Hu et al. (2000) reported that an MD% smaller than 20 %, in his case 10.07 %, effectively represented the entire collection. The high value obtained for coincidence rate (CR) percentage (95.57 %) suggests that the core attained using the HCC method could be adopted as a representative of the whole collection. In this case, the estimated value for MD% was −6.25, which indicated that there is no difference in the mean values of entire and core collections. VD% was estimated to be 49.04, indicating that the variance for the entire and the core populations are not the same. The CR% obtained was 96.06 which suggests that the core has captured all accessions from all the classes and, thus, is a representative of the entire collection. High VR% (53.87) indicated that the coefficient of variation in the core set is higher compared to entire collections for all the variables. The coefficient of variance in core developed using PowerCore was highest in the case of PowerCore with grouping followed by PowerCore with modified approach and entire collection for all the descriptors. The histogram comparing CV for the entire and core sets is shown in Fig. 4.1. High value obtained for CR% (96.06) suggests that the core obtained using the heuristic approach method could be adopted as a representative of the whole collection.

Shannon-Weaver Diversity Index

The descriptor and descriptor states are parallel to the locus and alleles, respectively, in morphological evaluation. Allelic evenness and allelic richness are the most commonly used parameters for measuring diversity. The allelic evenness in

Fig. 4.1 Coefficient of variation (%) in entire, modified core (Core-PM) and group based core collection (Core-PG) for different traits. DSE days to 75 % spike emergence, DM days to 90 % maturity, PH plant height, EFT effective tillers per plant, SL spike length, SLS spikelets per spike, GRS grains per spike, GRW grain weight per spike, TGW 1,000 grain weight, DMY dry matter yield per m row length, SY seed yield per m row length and HI harvest index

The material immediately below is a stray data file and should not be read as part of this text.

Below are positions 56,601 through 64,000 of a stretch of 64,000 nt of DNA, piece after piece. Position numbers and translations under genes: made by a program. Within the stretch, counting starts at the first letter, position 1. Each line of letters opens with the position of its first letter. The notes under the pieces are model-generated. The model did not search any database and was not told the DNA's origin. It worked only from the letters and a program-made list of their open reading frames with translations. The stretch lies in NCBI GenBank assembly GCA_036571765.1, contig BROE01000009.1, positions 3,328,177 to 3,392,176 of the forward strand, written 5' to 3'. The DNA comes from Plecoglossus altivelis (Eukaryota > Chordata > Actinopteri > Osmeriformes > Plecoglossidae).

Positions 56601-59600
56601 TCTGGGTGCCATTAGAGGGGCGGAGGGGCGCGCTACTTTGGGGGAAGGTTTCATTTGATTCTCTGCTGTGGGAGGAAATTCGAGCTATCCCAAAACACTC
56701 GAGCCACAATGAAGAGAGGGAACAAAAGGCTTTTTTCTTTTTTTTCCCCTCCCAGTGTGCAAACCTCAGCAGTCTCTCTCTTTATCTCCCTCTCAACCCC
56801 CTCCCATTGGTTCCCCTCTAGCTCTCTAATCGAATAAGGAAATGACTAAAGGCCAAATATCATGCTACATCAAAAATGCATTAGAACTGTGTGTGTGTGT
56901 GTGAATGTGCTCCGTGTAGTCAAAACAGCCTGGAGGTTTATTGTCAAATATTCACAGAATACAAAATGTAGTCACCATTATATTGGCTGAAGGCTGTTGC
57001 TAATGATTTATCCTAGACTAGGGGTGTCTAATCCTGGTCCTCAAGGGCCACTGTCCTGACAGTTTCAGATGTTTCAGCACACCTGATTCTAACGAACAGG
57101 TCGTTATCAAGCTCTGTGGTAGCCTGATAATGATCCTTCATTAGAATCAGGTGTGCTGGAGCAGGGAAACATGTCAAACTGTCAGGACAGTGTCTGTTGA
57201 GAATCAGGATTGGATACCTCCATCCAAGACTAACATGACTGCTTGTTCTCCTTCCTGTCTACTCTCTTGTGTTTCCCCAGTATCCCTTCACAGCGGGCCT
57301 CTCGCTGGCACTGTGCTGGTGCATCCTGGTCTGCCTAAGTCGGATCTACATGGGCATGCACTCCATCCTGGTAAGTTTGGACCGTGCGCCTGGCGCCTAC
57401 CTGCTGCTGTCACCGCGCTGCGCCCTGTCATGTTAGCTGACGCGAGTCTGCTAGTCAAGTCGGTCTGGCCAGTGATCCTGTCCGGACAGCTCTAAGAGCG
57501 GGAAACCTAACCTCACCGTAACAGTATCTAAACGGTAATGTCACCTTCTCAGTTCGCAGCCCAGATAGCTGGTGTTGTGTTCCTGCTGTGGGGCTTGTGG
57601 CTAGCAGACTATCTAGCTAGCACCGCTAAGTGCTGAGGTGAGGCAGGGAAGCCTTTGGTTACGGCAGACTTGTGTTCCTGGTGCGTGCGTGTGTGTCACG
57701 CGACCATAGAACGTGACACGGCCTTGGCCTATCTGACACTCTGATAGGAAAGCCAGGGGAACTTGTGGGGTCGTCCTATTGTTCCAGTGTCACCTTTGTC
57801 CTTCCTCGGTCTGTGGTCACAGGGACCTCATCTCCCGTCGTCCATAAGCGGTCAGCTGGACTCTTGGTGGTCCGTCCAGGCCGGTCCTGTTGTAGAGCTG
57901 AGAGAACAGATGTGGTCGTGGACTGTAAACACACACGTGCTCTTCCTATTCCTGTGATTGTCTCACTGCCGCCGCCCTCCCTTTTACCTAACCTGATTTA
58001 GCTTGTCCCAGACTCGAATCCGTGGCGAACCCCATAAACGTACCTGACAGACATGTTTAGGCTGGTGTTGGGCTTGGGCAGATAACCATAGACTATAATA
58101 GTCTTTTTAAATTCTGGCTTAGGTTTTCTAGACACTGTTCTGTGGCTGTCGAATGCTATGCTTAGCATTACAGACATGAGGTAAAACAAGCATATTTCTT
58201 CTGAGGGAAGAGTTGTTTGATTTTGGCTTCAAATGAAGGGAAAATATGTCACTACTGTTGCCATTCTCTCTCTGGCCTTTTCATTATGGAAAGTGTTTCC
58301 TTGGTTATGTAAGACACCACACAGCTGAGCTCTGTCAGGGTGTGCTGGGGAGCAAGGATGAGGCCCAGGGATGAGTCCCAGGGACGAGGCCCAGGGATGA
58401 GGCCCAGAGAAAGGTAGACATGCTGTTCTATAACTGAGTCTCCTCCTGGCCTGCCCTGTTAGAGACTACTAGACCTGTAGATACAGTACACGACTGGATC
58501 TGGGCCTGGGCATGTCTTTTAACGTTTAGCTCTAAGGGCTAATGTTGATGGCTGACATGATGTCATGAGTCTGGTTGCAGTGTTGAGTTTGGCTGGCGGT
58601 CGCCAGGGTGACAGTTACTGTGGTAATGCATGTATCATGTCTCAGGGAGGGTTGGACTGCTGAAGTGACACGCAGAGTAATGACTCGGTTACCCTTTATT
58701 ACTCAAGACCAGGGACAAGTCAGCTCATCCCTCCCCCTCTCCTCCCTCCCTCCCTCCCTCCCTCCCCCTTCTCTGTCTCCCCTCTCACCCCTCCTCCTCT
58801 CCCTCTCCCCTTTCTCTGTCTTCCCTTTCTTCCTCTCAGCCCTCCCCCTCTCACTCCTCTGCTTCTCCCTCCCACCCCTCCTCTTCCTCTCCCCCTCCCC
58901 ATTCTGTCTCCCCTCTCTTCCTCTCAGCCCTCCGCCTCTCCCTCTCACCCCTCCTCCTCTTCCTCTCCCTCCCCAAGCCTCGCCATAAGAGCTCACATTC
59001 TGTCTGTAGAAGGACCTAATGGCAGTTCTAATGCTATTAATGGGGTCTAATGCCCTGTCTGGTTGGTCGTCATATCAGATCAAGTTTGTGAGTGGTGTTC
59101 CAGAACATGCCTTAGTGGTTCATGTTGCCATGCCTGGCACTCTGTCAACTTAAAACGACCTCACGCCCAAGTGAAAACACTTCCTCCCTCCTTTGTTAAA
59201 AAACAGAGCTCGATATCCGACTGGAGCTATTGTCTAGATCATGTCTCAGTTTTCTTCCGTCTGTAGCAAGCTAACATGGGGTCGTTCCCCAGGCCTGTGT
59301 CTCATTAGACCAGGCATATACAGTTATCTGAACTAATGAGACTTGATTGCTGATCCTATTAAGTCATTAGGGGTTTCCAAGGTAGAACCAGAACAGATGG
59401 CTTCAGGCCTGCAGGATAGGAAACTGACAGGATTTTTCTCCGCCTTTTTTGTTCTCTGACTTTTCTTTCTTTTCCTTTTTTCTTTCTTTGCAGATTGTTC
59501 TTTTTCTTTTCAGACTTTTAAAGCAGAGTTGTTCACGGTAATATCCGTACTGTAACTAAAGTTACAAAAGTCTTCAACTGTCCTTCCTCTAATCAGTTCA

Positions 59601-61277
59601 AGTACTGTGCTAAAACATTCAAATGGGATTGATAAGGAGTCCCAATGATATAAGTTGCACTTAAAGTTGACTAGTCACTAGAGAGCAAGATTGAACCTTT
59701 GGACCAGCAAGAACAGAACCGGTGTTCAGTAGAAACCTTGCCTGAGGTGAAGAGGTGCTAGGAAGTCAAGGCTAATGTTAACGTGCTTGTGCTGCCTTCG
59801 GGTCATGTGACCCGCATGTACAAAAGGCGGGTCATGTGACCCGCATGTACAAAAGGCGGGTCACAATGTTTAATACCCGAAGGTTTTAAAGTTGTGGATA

this study was measured using the Shannon–Weaver diversity index, whereas the allelic richness was measured by counting the descriptor states for each descriptor without considering their individual frequencies. The Shannon-Weaver diversity index (H') was computed using the phenotypic frequencies to assess the phenotypic diversity for each character.

n

H = −Σpi ⋅ ln pi

i = 1

where pi is the proportion of accessions in the ith class of an n-class character and n is the number of phenotypic classes for a character. A comparison of ShannonWeaver (Shannon and Weaver 1949) diversity index for the entire collection, core developed using PowerCore, core developed using modified power core with stepwise approach and PowerCore with clustering method also indicated a high diversity for all the quantitative traits in core developed using PowerCore-M compared to core developed using PowerCore-G approach, except for a few variables, where it was observed at par (Fig. 4.2).

Fig. 4.2 Validation of modified core (Core-PM) and group based core collection (Core-PG) in comparison to entire collection by Shannon diversity index for quantitative traits (traits same as given in Fig. 4.1)

Conclusions

PowerCore is a new and faster approach for developing core collection, which effectively simplifies the generation process of a core set with reduced number of core entries while maintaining high percent of diversity compared to other methods used. Using PowerCore as a tool, three sets of core collections viz. Core P, Core PM and Core PG have been developed. Due to its high Shannon-diversity index, Core PM proved to be the best. These core sets can be further grown with involvement of breeders to select the genotypes with desired background suiting to their requirement. The core sets can be used as a guide for developing trait specific reference/ core sets and subsequent allele mining. The best core set could be used as an initial starting material for large-scale genetic base broadening. Thus, it can be concluded that this modified heuristic algorithm can be applied for the selection of genotype data (allelic richness), the reduction of redundancy and the development of approaches for more extensive analysis in the management and utilization of large collection of plant genetic resources.

Acknowledgments We acknowledge with thanks the financial support from the National Initiative on Climate Resilient Agriculture (NICRA) project of the Indian Council of Agricultural Research (ICAR). The technical guidance received from Bioversity International, South Asia Office, New Delhi in the use of software is gratefully acknowledged.